Only then did he realize that I didn’t understand his slang. He explained that “gunslingers” were men who ran strings from their toes up their leg to lubed up toilet paper tubes fitted around their penises. To “gun her down” would’ve been to wire himself and go to the chow hall at mealtime, position himself at a table near her post, and toe-tap away until he…well, I won’t extend the gun metaphor any further.
* * *
Most inmates at FCI Manchester were non-violent (though as a warehouse buddy of mine liked to brag, that didn’t mean they hadn’t shot people – just that they didn’t get caught). They were crack or meth dealers at their last, lowest-security-level stop on a multi-facility national tour, courtesy of the U.S. of A. FCI Manchester was usually pretty calm. Sure, we had lockdowns when they found steroids or dangerous contraband. Sometimes there were fights; guys might attack each another with slocks (padlocks wrapped in socks) or homemade shanks, other times there were just were normal fistfights. And since most people were close to the door – you couldn’t be in a minimum-security facility unless you had less than ten years to go – most inmates avoided beefs, lest they be shipped to the hole.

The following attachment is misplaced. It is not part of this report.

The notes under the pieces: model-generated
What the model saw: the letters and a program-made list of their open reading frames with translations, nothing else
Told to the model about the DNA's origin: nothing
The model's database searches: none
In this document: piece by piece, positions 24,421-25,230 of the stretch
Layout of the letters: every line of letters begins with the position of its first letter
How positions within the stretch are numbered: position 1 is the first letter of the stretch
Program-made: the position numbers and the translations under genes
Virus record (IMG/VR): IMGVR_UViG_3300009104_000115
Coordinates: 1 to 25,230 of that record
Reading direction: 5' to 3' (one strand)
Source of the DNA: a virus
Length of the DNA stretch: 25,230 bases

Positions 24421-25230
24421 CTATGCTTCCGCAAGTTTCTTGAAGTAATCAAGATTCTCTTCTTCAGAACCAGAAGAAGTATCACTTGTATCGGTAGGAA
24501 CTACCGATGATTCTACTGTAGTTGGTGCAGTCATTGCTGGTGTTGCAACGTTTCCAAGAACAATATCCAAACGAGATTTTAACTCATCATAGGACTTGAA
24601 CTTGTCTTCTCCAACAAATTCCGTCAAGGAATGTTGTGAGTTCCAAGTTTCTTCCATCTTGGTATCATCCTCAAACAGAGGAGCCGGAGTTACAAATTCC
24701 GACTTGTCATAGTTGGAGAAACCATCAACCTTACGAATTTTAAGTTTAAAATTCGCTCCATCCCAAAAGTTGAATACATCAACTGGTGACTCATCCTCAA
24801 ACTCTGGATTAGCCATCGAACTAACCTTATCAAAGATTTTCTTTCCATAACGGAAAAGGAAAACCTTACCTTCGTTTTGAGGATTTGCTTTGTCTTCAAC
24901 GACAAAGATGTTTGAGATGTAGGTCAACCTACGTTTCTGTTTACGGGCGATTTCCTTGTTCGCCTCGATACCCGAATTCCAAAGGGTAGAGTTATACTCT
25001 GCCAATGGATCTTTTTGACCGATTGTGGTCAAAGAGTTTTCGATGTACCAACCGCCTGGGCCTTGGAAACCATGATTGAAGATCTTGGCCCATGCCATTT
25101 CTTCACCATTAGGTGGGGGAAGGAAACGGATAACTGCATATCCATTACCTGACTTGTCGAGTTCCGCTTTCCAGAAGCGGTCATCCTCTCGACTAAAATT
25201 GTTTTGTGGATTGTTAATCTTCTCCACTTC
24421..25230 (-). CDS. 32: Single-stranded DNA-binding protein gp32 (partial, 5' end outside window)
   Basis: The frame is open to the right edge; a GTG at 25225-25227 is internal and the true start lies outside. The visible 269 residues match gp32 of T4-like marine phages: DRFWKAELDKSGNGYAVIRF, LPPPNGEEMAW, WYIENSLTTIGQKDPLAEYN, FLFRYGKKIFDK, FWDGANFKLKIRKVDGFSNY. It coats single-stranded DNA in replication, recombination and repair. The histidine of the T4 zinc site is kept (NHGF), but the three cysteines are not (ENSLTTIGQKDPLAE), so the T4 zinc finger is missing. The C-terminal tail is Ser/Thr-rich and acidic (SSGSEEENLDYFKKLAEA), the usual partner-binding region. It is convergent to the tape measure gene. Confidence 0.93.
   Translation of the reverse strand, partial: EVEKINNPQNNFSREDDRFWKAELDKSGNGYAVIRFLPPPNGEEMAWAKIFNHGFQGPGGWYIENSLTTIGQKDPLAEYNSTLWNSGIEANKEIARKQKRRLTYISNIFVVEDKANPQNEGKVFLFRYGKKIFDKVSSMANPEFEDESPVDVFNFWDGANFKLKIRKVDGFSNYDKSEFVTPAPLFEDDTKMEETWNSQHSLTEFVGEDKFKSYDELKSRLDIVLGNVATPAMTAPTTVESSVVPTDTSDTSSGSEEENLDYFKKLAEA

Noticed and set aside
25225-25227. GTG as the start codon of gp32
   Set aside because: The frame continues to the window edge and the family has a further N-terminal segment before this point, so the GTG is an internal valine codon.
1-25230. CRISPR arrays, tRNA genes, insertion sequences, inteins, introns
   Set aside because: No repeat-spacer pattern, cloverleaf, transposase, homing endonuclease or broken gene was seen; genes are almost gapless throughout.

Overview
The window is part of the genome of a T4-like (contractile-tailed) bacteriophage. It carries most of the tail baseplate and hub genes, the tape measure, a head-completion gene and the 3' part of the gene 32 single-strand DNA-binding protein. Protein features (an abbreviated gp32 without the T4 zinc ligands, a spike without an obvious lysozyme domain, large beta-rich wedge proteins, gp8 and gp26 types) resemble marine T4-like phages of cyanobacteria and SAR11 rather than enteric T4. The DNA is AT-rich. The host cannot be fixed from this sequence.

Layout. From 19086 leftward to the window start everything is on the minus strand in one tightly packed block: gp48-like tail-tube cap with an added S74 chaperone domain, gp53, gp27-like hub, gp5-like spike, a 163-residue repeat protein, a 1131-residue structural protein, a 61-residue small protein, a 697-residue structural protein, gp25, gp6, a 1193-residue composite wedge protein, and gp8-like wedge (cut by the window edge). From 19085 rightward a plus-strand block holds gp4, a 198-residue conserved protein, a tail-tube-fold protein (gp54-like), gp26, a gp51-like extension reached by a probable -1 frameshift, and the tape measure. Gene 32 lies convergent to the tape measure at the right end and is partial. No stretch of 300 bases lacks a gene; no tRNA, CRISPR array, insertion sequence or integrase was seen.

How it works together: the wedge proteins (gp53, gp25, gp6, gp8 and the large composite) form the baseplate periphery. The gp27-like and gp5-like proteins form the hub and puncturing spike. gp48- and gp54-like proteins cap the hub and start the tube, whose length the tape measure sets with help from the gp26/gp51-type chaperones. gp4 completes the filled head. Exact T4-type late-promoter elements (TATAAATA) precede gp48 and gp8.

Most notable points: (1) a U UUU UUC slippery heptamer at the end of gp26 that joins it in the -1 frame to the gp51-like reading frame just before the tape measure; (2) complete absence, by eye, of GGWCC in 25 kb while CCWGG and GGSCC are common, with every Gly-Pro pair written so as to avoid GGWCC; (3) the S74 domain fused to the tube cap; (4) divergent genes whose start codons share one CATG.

But one act of violence I did not see was prison rape. Actually, I saw prison love.
* * *
If felons were cars, Porkchop was as standard-issue as a Ford Taurus. Like several others (Popcorn, Peanut, Hot Dog, etc), he was named after his favorite food. He was 6’2” and husky, with close-cropped dark hair, a goatee, and more tattoos than teeth. In and out of state and federal prison for nearly 20 year, his offense ranged from selling meth to kiting checks to stealing cars. He spent every waking hour smoking, on the weight pile, or watching TV. A habitual offender, the law called him. To us he was just a regular thug, always trying to get over for a cigarette, a beef jerky, or a pack of mackerel, the $1 protein source of choice at FCI Manchester.